My comments are in italics.
Asian Schools Reach Out to the West (Wall Street Journal) – Singapore MBA programs are hungry for western applicants.
“For years, Asian business schools have enrolled mostly students from the region, but now they’re aggressively recruiting Western applicants to improve their world-wide reputations and attract a broader swath of corporate recruiters.”
“The lackluster U.S. and Western European job market has already enticed some students with prospects of greener economic pastures in cities like Singapore and Shanghai, while others seek more global experience.”
“But even without additional language skills, schools say students can land jobs in finance and energy in Asia, or with regional companies looking to expand into international market, like the U.S. and Europe.”
“The schools, however, still have a way to go before they reach a critical mass of Americans and other Westerners. Just 5% to 8% of Nanyang’s students are American citizens, and Indian School of Business, about 5% of the class is international. At CEIBS, about 40% of the student body is international, with one-third of that from the Americas. And at HKUST, which had almost no international students when Mr. DeKrey joined 16 years ago, Americans comprised 14% of the student body this year, second only to Chinese.”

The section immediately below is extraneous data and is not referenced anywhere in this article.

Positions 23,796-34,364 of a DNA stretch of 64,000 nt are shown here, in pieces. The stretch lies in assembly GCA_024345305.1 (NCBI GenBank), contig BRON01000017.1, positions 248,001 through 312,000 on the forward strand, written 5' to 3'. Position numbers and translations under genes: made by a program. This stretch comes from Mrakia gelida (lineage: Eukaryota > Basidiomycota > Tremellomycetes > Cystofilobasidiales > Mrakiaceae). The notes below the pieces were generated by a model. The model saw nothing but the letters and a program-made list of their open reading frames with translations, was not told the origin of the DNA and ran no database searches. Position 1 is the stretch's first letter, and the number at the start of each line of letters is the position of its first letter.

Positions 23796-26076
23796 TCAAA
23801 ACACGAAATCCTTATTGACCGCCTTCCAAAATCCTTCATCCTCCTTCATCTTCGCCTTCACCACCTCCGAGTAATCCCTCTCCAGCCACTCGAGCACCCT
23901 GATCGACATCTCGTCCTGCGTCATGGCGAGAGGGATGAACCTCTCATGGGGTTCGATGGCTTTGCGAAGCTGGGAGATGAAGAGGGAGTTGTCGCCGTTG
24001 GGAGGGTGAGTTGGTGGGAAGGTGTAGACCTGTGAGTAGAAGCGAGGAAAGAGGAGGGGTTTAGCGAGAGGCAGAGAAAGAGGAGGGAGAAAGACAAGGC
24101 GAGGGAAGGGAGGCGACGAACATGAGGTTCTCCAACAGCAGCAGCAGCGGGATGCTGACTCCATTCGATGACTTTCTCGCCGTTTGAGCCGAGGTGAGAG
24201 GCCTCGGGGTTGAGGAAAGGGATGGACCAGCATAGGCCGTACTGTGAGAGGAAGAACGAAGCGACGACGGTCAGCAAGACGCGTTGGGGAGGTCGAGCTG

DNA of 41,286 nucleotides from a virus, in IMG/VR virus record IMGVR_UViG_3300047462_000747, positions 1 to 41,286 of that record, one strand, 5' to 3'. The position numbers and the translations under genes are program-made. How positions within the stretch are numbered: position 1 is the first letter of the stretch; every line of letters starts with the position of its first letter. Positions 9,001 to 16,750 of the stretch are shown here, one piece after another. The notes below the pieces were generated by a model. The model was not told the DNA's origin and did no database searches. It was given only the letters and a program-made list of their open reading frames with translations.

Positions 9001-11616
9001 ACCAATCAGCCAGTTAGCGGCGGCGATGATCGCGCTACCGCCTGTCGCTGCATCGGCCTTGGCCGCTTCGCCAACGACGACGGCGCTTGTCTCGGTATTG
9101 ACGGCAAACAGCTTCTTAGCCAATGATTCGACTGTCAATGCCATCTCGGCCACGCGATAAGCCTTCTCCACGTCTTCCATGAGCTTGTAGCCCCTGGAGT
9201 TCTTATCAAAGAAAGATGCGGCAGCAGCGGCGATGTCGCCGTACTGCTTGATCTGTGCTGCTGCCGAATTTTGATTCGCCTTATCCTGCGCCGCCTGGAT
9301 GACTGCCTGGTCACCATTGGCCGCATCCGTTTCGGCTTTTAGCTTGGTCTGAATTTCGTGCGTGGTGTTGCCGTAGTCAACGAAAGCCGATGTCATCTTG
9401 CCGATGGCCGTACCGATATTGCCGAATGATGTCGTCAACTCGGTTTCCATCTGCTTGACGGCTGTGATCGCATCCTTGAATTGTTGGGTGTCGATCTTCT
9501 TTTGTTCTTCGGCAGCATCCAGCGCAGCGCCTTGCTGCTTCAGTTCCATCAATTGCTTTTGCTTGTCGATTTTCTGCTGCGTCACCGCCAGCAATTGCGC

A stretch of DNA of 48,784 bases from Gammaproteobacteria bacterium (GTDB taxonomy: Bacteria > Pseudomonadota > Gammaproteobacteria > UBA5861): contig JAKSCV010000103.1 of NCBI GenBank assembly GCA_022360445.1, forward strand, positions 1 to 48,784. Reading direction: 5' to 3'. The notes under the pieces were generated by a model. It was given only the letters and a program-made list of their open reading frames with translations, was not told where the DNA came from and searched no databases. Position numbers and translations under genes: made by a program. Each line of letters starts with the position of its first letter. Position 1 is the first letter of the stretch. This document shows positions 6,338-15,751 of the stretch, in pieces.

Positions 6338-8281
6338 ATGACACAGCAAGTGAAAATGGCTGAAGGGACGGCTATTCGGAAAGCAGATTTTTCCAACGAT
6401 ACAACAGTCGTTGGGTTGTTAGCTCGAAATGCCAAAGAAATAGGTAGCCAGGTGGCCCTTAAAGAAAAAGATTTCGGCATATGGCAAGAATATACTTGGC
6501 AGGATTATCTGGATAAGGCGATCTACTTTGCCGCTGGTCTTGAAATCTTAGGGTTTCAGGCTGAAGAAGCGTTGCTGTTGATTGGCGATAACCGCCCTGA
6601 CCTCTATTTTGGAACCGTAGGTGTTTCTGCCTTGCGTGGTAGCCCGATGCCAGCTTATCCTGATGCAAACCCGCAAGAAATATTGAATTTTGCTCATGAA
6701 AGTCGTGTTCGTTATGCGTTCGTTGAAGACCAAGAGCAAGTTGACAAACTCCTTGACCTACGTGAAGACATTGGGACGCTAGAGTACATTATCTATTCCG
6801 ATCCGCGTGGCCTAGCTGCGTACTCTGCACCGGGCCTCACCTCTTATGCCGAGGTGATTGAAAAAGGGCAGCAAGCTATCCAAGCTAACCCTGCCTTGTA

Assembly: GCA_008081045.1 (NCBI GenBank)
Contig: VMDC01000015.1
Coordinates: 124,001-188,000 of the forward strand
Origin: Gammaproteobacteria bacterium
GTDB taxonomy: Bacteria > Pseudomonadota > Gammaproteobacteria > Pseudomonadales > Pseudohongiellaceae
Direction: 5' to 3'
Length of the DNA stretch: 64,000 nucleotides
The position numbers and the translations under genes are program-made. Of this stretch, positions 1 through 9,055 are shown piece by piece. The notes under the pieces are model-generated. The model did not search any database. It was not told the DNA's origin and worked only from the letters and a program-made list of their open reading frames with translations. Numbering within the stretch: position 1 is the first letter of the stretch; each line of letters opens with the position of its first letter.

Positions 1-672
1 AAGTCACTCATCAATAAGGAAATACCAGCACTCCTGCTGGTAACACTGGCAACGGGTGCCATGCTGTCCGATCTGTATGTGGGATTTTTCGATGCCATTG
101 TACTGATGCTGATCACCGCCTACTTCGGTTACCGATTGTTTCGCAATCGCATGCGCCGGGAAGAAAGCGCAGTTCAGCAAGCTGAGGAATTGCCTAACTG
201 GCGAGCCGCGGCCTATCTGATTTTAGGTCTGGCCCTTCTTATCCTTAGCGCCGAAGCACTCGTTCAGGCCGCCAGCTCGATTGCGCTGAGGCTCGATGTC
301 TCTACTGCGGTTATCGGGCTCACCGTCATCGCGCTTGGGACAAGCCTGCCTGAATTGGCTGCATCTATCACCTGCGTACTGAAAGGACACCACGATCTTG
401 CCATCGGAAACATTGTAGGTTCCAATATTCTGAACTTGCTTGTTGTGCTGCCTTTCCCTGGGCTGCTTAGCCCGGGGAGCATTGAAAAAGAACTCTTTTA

Opening Doors to Success: Top MBAs Shape Asia’s Leaders of Tomorrow (Asian Correspondent) – it’s interesting to hear what MBA programs in the UK, US and Australia are doing to give their students exposure to Asia. But why not live, study, and work IN Asia to build your knowledge, network and skills?
The link between creativity, freedom, and entrepreneurship (SGEntrepreneurs) – Singapore recently hosted the World Entrepreneurship Forum on Nov. 3. The Singapore government has done much to encourage entrepreneurship in Singapore (see www.spring.gov.sg as an example). Ultimately, nurturing innovation requires not only a great start-up support but also a flourishing cultural life.
“This opening up of Singapore society is what Banyan Tree Hotels & Resorts executive chairman Ho Kwon Ping described as the ‘New Normal’ — a term used to describe the changes to the country’s socio-political landscape leading up to and after the recent General Election in May 2011.”